I am a stay at home dad with a 8 year old and 6 year old. I complained just this past V-Day about the stuff my kids got at school. There were whole boxes of candy, and bags that were created at home for each kids. I told my kids when I was in school we got a simple card in a white envelope in our paper sack we wrote our name on. This was the first year my kids took something that had a piece of candy or something attached, store bought mind you. I make peanut butter and jelly one day and lunchmeat ham the next, repeat for lunches. Some days I am lazy and pull out the Lunchables. My kids don't have a full schedule of sports after school and on the weekends. We go home and they play outside... like digging in the dirt and petting the goats next door. One day I am going to let them go play in the woods. Maybe I am doing them a disservice, I don't know. But they are getting a lot of the 80s kid upbringing. :)
Your school ALLOWS peanut butter???!!!! Wow, your kids really are getting the pre-90s upbringing. ;)

My children are 10 years apart (1983 vs 1993) and the changes in school policies were dramatic. I also saw a change in the level of parental involvement (except for actually assisting in school itself) increase. It was obvious that Valentine boxes, science fair projects, etc were more parents and less student.

They also started demanding background checks & fingerprints in all schools when my son was already in HS - fortunately, there was little in school parental involvement at that point.
 

21stamps

Well-Known Member
Original Poster
#8
I am a stay at home dad with a 8 year old and 6 year old. I complained just this past V-Day about the stuff my kids got at school. There were whole boxes of candy, and bags that were created at home for each kids. I told my kids when I was in school we got a simple card in a white envelope in our paper sack we wrote our name on. This was the first year my kids took something that had a piece of candy or something attached, store bought mind you. I make peanut butter and jelly one day and lunchmeat ham the next, repeat for lunches. Some days I am lazy and pull out the Lunchables. My kids don't have a full schedule of sports after school and on the weekends. We go home and they play outside... like digging in the dirt and petting the goats next door. One day I am going to let them go play in the woods. Maybe I am doing them a disservice, I don't know. But they are getting a lot of the 80s kid upbringing. :)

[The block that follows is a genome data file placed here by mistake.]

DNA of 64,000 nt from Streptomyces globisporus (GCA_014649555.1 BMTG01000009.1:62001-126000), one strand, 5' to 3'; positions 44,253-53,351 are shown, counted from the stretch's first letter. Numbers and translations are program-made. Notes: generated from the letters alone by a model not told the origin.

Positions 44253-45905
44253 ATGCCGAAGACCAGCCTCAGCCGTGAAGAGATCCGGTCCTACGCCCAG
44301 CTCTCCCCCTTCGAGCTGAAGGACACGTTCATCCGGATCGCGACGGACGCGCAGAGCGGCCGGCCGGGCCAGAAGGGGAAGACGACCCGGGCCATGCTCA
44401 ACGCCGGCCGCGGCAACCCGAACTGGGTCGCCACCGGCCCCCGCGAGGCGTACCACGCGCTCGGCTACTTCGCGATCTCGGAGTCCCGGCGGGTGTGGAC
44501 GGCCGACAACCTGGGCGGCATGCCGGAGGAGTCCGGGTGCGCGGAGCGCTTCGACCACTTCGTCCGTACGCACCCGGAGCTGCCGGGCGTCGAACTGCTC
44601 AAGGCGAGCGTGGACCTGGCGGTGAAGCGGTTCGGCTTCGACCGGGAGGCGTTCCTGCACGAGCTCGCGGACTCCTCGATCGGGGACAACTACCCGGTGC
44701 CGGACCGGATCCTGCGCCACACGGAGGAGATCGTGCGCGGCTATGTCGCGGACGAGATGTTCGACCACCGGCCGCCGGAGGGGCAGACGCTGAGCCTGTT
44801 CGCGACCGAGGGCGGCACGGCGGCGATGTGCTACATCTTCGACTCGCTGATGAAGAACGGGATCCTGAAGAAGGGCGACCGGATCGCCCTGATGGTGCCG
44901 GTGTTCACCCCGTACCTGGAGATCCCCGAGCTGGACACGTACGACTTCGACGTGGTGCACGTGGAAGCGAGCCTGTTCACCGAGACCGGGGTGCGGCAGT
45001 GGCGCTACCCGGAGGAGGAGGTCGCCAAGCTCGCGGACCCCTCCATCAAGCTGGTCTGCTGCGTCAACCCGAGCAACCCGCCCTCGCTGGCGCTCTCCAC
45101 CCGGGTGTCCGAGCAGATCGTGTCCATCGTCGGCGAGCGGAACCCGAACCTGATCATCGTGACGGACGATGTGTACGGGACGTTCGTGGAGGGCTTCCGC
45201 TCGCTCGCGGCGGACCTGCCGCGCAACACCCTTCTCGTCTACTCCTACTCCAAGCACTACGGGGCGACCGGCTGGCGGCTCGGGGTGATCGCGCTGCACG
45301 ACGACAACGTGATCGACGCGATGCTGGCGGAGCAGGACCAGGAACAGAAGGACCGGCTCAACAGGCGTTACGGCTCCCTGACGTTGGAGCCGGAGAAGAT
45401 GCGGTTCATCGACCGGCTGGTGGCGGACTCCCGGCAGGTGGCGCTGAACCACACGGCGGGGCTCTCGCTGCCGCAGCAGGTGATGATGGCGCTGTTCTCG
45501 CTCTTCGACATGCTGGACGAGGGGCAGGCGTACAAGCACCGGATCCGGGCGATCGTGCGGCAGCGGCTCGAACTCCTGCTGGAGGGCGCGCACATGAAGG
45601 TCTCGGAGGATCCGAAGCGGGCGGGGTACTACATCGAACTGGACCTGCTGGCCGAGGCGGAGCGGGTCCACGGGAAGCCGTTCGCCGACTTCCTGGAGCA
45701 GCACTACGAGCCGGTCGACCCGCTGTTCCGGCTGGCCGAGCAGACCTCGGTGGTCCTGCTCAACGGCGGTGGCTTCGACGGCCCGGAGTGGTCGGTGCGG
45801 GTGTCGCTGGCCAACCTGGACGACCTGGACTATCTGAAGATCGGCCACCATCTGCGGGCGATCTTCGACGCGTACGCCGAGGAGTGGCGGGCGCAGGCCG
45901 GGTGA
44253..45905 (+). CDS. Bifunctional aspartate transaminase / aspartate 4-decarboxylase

I sent Minions cards with 3 pieces of candy in a little bag. We received everything from Shutterfly cards with the gift giver's photo..to bags with cute straws and homemade cookies, cookies cut in the first letter of the recipients name, complete with royal icing, to an adorable juice box robot- with candy making the arms and head. I didn't have the energy this year.lol

Your school ALLOWS peanut butter???!!!! Wow, your kids really are getting the pre-90s upbringing. ;)

My children are 10 years apart (1983 vs 1993) and the changes in school policies were dramatic. I also saw a change in the level of parental involvement (except for actually assisting in school itself) increase. It was obvious that Valentine boxes, science fair projects, etc were more parents and less student.

They also started demanding background checks & fingerprints in all schools when my son was already in HS - fortunately, there was little in school parental involvement at that point.
I was determined to have my kiddo do (mostly) his own Valentines Box this year..and in a reasonable time frame. He wanted to do Minions valentines, Michael's was having a sale on them, came up with a quick easy idea, and bought 2 boxes of cards. We cut out the Minions from the valentines, painted a tissue box, and then glued the Minions all over the box. It was obviously kid made, but it was cute. When I looked at their photos on FB I noticed a lot of very elaborate Martha Stuart looking ones.. no judgement against those parents, but for the first time- I didn't feel guilty. I felt relieved that I didn't spend several hours working on something.

I don't know if this is going to get better or worse as the years go on. I'm hoping as the kids grow then the parental "going all out" will become fewer and farther between.